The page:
Japan economy figures worse than expected

Figures show economy remained mired in recession during final quarter of 2012, after weak demand at home and overseas.

Prime Minister Shinzo Abe, right, has pursued a policy of aggressive spending and monetary stimulus [AFP]

Japan’s economy remained mired in recession late last year, shrinking 0.4 percent in annualised terms for the third straight quarter of contraction, following weak demand both at home and overseas.

Yoshihide Suga, chief government spokesperson, acknowledged the lingering weakness in the economy, while voicing optimism over a global recovery.

“We also expect our nation’s economy to make a gradual recovery,” he said.

Many analysts had forecast the economy would emerge from recession in the final quarter of 2012 as the Japanese yen weakened against other major currencies, giving a boost to Japanese export manufacturers.

Over all the rebound in consumer confidence is consistent with other surveys showing that business conditions picked up strongly at the start of the year.

– Julian Jessop, Capital Economics economist

Prime Minister Shinzo Abe took office in late December with a platform of aggressive spending and monetary stimulus to help get growth back on track.

He has lobbied the central bank to set an inflation target of 2 percent, aimed at breaking Japan out of its long bout of deflation, or falling prices, that he says are inhibiting corporate investment and growth.

The Bank of Japan left monetary policy unchanged following a two-day meeting that ended on Thursday, noting in a statement that “Japan’s economy appears to have stopped weakening.”

Government spending, housing investment and private consumption appear to be picking up, it said.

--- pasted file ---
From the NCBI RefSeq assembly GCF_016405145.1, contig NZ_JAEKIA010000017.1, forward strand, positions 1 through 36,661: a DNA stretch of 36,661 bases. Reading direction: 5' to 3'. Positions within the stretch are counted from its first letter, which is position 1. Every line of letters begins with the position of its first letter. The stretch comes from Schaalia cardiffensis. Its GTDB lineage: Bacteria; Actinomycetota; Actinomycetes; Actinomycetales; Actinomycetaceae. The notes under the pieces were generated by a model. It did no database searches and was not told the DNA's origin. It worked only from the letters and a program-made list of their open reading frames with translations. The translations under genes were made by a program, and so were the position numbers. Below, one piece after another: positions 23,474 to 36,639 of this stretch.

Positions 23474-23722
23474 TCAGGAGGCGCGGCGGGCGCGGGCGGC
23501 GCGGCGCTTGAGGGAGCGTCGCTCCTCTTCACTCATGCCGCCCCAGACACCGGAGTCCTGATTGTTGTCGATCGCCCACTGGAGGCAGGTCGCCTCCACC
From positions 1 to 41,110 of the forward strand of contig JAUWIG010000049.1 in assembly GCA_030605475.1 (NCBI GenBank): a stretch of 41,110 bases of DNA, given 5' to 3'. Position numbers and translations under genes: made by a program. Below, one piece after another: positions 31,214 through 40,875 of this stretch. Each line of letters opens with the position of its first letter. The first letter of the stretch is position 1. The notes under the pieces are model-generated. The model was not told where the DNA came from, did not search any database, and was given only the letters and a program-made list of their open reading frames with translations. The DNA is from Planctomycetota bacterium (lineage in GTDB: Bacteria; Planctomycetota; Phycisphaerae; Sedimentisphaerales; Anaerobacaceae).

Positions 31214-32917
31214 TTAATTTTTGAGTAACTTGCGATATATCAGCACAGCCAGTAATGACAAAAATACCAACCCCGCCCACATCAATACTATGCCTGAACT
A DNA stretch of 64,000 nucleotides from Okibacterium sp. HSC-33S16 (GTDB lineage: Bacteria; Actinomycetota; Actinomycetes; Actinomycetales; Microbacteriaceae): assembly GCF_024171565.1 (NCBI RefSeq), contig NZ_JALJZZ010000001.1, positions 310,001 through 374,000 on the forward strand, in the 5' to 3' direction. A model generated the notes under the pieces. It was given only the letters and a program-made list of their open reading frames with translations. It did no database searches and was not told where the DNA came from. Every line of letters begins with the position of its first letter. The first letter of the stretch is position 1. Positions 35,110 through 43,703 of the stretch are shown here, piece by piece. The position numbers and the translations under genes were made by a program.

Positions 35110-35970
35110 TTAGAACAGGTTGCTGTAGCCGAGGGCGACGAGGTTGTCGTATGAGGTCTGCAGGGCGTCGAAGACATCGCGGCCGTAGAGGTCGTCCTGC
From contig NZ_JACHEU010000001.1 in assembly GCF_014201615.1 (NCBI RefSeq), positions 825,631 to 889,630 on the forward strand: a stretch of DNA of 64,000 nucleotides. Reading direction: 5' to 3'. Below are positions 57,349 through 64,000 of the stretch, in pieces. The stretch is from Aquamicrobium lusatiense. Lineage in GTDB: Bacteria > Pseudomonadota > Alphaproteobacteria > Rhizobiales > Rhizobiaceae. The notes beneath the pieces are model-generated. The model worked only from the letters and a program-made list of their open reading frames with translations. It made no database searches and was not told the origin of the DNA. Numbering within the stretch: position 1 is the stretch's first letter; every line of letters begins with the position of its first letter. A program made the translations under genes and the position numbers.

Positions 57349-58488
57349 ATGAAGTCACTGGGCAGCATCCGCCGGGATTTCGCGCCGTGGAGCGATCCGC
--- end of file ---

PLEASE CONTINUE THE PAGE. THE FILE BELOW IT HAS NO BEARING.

For the time being, inflation is likely to remain flat since prices are unlikely to increase following last year’s jumps in costs for energy and consumer durable goods, the central bank said.

Masaaki Shirakawa, the bank’s governor, is due to step down on March 19 and Abe is expected to appoint as his successor an expert who favours the prime minister’s more activist approach to monetary policy.

Consumer confidence

Despite the dismal data for last year, many in Japan expect at least a temporary bump to growth from high government spending on public works and other programmes.

An index measuring consumer confidence, released earlier this week, jumped to its highest level since 2007, the biggest ever increase in a single month.

“Overall the rebound in consumer confidence is consistent with other surveys showing that business conditions picked up strongly at the start of the year,” Julian Jessop, an economist at Capital Economics in London, said.

“Whether this optimism proves to be justified is another matter, but at least sentiment is clearly improving.”

Earlier this week, Abe appealed to businesses to raise wages to help boost domestic demand and carry on momentum from government spending.

Data for the fourth quarter showed that private consumption, which accounts for more than two-thirds of economic activity, rose 0.4 percent in the fourth quarter, while housing investment climbed 3.5 percent.

Investment by businesses, however, fell 2.6 percent and exports dropped 3.7 percent.

‘Bubble economy’

Japan’s growth has stagnated since its “bubble economy” burst in the early 1990s, despite massive investments in public works that have pushed its national debt to the highest level among major industrial nations, at more than twice the size of the economy.

The Japanese yen, whose value was long pushed higher against other currencies due to its status as a “safe haven” for investors, has weakened by about 20 percent since October.

Though the government has not directly intervened to bring the yen’s value lower, its policies have convinced many in the markets that more money will be created, undermining the currency’s value.

This has raised concern over the potential for competitive devaluations of other currencies that could undermine growth.